[Coral-List] Science vs Science the Saga Continues
qdokken at gulfmex.org
Thu Apr 4 11:57:59 EDT 2013
Good Day All:
The challenge we face is not about which science does this or that or how
each of us live our individual lives. It is about the future, which will be
determined by how we handle the present. My thoughts:
1) The biological/ecological scientists have waved a warning flag; i.e. it
is possible that within the foreseeable future we can overwhelm Earth's
2) In this case, it is clear that we must begin to take action now to reduce
the chances of this happening.
3) To succeed, this message needs to be dispersed throughout all societies
to either take action or not.
This is not a message or challenge that anyone field of science can
shoulder. All fields of science must be engaged. As much as we may not
want to, scientists are going to have to become advocates armed with facts.
For health, well-being, and sustainability of future generations, scientists
can no longer serve to record what is happening and explain why it is
happening, they must become even more engaged in controlling what will
happen. We already do this in fisheries and wildlife management.
In an earlier note, Pedro noted that we cannot save coral reefs if we are
not focused on saving the whole ecosystem. He is 100% right. The condition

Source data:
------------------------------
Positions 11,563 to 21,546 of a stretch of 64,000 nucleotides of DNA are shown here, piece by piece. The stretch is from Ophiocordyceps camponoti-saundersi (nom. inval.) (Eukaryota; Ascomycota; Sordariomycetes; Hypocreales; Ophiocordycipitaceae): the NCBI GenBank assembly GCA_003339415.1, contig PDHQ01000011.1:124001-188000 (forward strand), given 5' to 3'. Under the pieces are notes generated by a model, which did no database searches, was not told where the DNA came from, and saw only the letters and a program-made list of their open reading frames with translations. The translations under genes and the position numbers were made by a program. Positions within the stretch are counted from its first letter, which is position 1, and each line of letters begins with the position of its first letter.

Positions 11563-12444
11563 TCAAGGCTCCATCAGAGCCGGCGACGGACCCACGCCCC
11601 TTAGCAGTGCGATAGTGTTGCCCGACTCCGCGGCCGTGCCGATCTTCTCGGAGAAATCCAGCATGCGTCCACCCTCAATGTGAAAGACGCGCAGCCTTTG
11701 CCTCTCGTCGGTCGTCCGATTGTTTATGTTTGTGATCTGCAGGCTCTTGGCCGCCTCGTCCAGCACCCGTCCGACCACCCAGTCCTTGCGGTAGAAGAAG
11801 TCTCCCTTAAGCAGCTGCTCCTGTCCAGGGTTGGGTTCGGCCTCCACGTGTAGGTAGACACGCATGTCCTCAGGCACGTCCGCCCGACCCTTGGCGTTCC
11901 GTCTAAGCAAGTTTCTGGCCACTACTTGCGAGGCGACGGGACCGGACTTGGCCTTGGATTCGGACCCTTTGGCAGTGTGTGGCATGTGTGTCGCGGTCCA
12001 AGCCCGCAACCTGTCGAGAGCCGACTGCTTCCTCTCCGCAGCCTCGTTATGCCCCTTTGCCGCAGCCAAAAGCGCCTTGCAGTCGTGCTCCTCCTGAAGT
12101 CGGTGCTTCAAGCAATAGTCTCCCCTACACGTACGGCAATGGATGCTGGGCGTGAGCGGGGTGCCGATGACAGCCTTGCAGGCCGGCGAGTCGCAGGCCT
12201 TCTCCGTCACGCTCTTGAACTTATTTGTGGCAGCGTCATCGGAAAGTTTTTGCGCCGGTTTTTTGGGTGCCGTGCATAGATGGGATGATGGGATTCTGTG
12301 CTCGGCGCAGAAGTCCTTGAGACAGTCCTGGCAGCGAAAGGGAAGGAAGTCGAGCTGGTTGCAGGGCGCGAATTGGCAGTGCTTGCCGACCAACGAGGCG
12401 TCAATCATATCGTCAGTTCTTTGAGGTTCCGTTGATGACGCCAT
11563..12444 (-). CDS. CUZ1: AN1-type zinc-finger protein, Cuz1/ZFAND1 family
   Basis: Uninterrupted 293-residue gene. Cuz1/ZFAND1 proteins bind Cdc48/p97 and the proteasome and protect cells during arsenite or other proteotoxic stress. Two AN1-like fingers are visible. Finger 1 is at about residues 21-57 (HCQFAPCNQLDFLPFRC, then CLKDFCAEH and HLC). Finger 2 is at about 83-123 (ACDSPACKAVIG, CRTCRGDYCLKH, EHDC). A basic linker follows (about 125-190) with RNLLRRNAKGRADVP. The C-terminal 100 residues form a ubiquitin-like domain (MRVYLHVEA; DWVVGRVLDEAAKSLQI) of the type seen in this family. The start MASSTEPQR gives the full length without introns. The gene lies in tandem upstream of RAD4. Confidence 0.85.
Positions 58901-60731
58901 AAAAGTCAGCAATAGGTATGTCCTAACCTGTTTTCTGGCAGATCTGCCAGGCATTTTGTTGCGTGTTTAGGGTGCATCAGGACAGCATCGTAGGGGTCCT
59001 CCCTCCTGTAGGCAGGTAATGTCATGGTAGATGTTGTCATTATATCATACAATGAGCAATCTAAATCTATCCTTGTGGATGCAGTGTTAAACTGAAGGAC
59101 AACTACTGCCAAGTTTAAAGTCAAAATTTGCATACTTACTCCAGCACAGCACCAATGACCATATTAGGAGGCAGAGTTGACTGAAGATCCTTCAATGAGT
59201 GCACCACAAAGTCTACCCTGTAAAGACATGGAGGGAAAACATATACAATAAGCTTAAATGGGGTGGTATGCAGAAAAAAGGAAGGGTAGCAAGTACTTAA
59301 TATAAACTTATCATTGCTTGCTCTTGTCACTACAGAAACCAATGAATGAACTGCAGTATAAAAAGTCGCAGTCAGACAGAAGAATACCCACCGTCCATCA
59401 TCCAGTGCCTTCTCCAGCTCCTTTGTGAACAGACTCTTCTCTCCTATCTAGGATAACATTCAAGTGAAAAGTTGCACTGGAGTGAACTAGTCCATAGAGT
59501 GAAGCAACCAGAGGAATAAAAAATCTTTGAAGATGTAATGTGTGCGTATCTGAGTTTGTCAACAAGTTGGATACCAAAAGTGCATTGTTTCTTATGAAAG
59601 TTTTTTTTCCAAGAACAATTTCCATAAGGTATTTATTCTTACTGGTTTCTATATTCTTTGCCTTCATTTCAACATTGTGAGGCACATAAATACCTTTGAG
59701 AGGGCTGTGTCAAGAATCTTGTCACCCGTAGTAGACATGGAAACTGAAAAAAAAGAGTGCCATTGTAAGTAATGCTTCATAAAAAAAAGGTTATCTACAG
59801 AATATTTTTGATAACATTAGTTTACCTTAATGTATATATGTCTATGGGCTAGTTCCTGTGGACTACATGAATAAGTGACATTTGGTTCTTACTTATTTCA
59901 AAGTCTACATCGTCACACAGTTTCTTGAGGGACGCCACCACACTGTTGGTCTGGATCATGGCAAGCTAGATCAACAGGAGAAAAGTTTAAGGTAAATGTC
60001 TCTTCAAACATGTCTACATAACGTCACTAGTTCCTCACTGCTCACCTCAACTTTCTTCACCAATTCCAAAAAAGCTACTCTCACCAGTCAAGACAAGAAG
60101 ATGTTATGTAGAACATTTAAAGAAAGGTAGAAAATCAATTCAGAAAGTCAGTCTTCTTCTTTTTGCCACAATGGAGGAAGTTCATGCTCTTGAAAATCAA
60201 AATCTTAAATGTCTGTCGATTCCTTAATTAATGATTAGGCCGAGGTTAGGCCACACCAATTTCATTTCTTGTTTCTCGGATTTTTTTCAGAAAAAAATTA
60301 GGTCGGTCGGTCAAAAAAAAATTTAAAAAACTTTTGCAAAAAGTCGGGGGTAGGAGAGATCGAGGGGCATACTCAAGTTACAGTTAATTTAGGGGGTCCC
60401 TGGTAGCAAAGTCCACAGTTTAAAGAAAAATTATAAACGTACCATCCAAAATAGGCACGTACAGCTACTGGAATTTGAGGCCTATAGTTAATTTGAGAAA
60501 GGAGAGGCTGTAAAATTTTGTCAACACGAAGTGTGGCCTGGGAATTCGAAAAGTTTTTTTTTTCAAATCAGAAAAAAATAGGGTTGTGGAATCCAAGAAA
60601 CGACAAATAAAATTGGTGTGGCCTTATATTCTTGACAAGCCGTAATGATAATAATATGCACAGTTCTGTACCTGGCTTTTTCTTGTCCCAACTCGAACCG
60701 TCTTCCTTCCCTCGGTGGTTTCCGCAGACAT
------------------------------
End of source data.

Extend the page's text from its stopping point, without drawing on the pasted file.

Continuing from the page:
of coral reefs is a reflection of the condition of the global ecosystem.
In the note about governments controlling procreation - it is not
governments that will eventually control procreation, but nature, or more
precisely the limits of nature. I thought that was what this discussion was
about, finding ways prevent this from happening. Right now - today - there
are children dying of starvation because their society, economy, and/or
environment do not have adequate holding capacity.
The global economy is based on consumption. The citizens of the U.S.
epitomize this model of consumption; and to many in developing countries
this reflects the desired quality of life - one based on excess consumption.
The ability to consume beyond basic needs is based on unrestricted financial
resources which is based on stable jobs. Jobs are based on businesses that
produce a product or desired service. And on and on....
It is predicted that of the babies born today in the U.S., 50% will have a
life span beyond 100 years. Longer lives and continued procreation equal
more consumption. Ultimately, we either reduce the number of consumers or
reduce the per capita consumption rate. All sciences should/must accept
this reality. It is straight from freshman ecology 101. I vote for reducing
per capita consumption rates.
Clearly economist, social scientists, biologist and ecologist, and all other
sciences are going to have to be primary players if in fact we are going to
move forward on meeting this challenge.
So, what are the next steps we need to take? Let's discuss that.
Quenton Dokken, Ph.D.
Gulf of Mexico Foundation, Inc.
qdokken at gulfmex.org
3833 South Staples
Corpus Christi, TX 78411
5403 Everhart Rd.